Court of Appeal, Fourth District, Division 1, California.
April 25, 1977.

The trial court granted a motion to strike the complaint and a motion for summary judgment in favor of defendant doctor against whom an action for damages, arising from alleged malpractice, had been filed. The plaintiff, injured during an industrial accident, had been sent to defendant doctor by his employer's workers' compensation carrier. The doctor examined the plaintiff and wrote the insurance company an opinion letter in which he stated that the plaintiff's condition was not amenable to surgery and recommended no further treatment. Plaintiff received a copy of the report and allegedly relied on it to his detriment. In granting summary judgment, the trial court agreed the doctor was conducting an examination solely for the purpose of rating an injury to settle a workers' compensation claim and not for care or treatment. The trial court held that there was no physician- patient relationship and hence no duty was owed. (Superior Court of San Diego County, No. 367256, Jack R. Levitt, Judge.)

The Court of Appeal affirmed. The court held the doctor was not liable to the plaintiff for negligence in making a report of the physical examination since the doctor conducted the examination solely for the purpose of rating the plaintiff's injury for the employer's insurance carrier in a workers' compensation proceeding, he neither offered or intended to treat, care for or otherwise benefit the plaintiff examined, and he had no reason to believe that the plaintiff would rely on his report. The court further held there was no physician-patient relationship, express or implied, of the sort giving rise to a duty of care owed to the plaintiff in connection with the medical report, since the plaintiff went to the doctor's office at the request of the insurance carrier for examination, the plaintiff was present because he was required to submit to examination as a claimant, the carrier requested the examination to *309 verify the opinions of other consulting doctors who had stated no operation or treatment was called for and to rate the disability, and the defendant's opinion was needed to rate properly the case for settlement of the plaintiff's claim. (Opinion by Cologne J., with Brown (Gerald), P. J., and Stansforth, J., concurring.)


Chatman v. Millis
Supreme Court of Arkansas.
Jan. 13, 1975.

Action was brought by divorced husband against psychologist for malpractice and for defamation. Psychologist made special appearance and on motion to quash, the Circuit Court, White County, Elmo Taylor, J., held that there was no cause of action for malpractice against a psychologist and that venue was improper on remaining count of defamation, and husband appealed. The Supreme Court, Harris, C.J., held that psychologist owed no duty, as a doctor, to husband, who was not a patient, and thus there was no basis for action for malpractice. Affirmed.


PIKE v. HONSINGER
Court of Appeals of New York.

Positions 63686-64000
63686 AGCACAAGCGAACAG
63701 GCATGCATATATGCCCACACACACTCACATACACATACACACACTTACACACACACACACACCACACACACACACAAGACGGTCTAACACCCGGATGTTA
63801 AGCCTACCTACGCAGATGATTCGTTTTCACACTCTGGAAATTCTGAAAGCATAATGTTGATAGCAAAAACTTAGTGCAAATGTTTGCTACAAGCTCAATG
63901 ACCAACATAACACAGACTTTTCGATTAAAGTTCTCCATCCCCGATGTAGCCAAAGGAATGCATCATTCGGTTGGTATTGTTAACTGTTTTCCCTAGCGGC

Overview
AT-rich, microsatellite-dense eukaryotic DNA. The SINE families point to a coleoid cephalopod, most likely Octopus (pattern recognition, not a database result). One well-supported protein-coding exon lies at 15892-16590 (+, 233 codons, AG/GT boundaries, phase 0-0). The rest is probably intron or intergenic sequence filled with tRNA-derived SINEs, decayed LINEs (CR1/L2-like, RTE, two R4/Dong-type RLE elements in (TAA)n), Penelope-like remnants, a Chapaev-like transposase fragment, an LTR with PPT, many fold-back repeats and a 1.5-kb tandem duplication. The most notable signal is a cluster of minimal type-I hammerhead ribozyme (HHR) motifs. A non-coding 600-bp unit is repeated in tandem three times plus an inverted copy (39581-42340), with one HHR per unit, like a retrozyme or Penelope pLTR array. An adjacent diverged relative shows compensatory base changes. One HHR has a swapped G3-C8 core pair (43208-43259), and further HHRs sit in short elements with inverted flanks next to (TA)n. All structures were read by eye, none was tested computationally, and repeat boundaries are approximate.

March 1, 1898.

Appeal from supreme court, general term, Third department.
Action by George W. Pike against Willis T. Honsinger. From a judgment of the general term (32 N. Y. Supp. 1149) affirming a judgment in favor of defendant entered on a verdict by the court, plaintiff appeals. Reversed.
By this action the plaintiff sought to recover damages from the defendant, a physician and surgeon, for negligence in treating his knee, which had been injured by an accident. On the trial, at the close of the evidence given in behalf of the plaintiff, a motion for a nonsuit was made and denied, but at the close of all the evidence the court directed a verdict in favor of the defendant. After an affirmance by the general term, without an opinion, the plaintiff came here. The facts appear in the opinion.
Bartlett, J., dissenting.


Shilkret v. Annapolis Emergency Hospital Ass'n
Court of Appeals of Maryland.
Oct. 8, 1975.

Negligence action was brought against several physicians and a hospital. At trial, the Circuit Court, Anne Arundel County, James L. Wray, J., applied the strict locality rule and directed a verdict for defendants. The Court of Special Appeals affirmed, and certiorari was granted. The Court of Appeals, Levine, J., held that a physician is under a duty to use that degree of care and skill which is expected of a reasonably competent practitioner in the same class to which he belongs, acting in the same or similar circumstances; that a hospital is required to use that degree of care and skill which is expected of a reasonably competent hospital in the same or similar circumstances; and that evidence that there was a national standard of care for accredited hospital in the prenatal, intrapartum and perinatal periods of pregnancy, and that there were national standards of care for child delivery, infant care, the treatment of neurological problems, and the measure of vital functions, was sufficient to take the standard of care issue to the jury as to all defendants.
Judgment of the Court of Special Appeals reversed and cause remanded with instructions.


HELLING v. CAREY
Supreme Court of Washington, En Banc.
March 14, 1974.